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JPK launches NanoTracker 2, the next generation turnkey optical tweezers systemBerlin, )
JPK is to unveil the new NanoTracker 2 optical tweezers system at the 2013 Biophysics Annual Meeting being held in Philadelphia, February 2-6. Visitors to the conference and exhibition may have a first impression about the new system first hand at booth #319.
(For more details, please visit www.biophysics.org/...).
Optical tweezers systems have been traditionally built by researchers with a physics or instrument-building background. The potential of using the technique is not in question but for the biologist or chemist, they wish to use the technique for research in the knowledge that the ability to handle molecules with absolute control of forces is beyond their experimental capability. They are not electronics or mechanical engineers. For them, the need is a ready-to-use system with the familiarity of a platform of a standard optical microscope and a friendly, fully supported software system that delivers them a simple to use but extremely advanced experimental optical tool bench.
JPK, with a reputation as the "force tool shop" for researchers in techniques such as Bio AFM and force spectroscopy, decided to develop a system to meet the needs of the practising applications scientist. These are people who work in the areas that include biophysics, biochemistry, polymer science, biology, single molecule mechanics groups, cell sorting and manipulation. In total, this means all people who are working with small particles interacting with their environment - and measuring their forces. This optical tweezers platform provides force and interaction measurement in parallel with optical microscopy using complementary spectroscopic techniques.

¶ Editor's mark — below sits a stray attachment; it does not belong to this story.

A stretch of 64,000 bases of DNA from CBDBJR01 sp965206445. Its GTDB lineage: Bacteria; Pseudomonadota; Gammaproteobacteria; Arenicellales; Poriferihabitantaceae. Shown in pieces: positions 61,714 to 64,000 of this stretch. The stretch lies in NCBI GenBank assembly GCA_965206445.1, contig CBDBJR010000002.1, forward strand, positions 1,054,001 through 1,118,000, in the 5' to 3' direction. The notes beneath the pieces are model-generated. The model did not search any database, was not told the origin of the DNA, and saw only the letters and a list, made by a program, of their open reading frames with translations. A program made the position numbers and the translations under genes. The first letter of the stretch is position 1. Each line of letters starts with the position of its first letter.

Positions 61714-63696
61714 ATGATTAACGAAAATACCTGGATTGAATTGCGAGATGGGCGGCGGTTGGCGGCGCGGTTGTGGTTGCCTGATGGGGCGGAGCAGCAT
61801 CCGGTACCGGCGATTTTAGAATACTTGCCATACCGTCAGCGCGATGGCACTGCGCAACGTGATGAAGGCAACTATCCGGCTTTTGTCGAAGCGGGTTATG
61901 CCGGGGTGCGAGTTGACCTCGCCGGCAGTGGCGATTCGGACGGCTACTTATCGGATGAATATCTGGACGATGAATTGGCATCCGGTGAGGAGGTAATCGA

By talking with users of optical tweezers systems, both the home-builders and of their first-generation system, JPK has come up with a system which minimizes user interactions on a platform which has been built with increased stability and lower noise to improve detection. With force measurements being so important to users, JPK has enabled new open routines for the user to design their own enhanced measurements. It also provides new force clamp and signal multiplexing and de-multiplexing capabilities by utilizing acousto-optic deflectors which spatially control the optical beams.
As CTO, Torsten Jähnke, describes the system, "We have developed a more integrateddesign approach than before. For example, it makes single molecule experiments such as DNA stretching or cell/particle experiments much more straight forward. This saves time for the user who now has the full control of all parameters in one control and analysis software package."
The new system comes with an overall improved performance especially for the beam steering through highly accurate pivot-point piezo mirrors and the detection system which benefits from a complete redesign of the optical pathway. The resulting better linearity and diminished crosstalk improve all sensitive force measurements. New functions are also implemented for a more precise trap calibration which allows the extraction of additional material properties.
The full capabilities of the system are described in detail in a new eight page product brochure which is available free at JPK's web site. For this and details about JPK's many specialist products and applications for the nano and biological sciences, please contact JPK on +49 30533112070, visit the web site: www.jpk.com or see more on Facebook: www.jpk.com/facebook.
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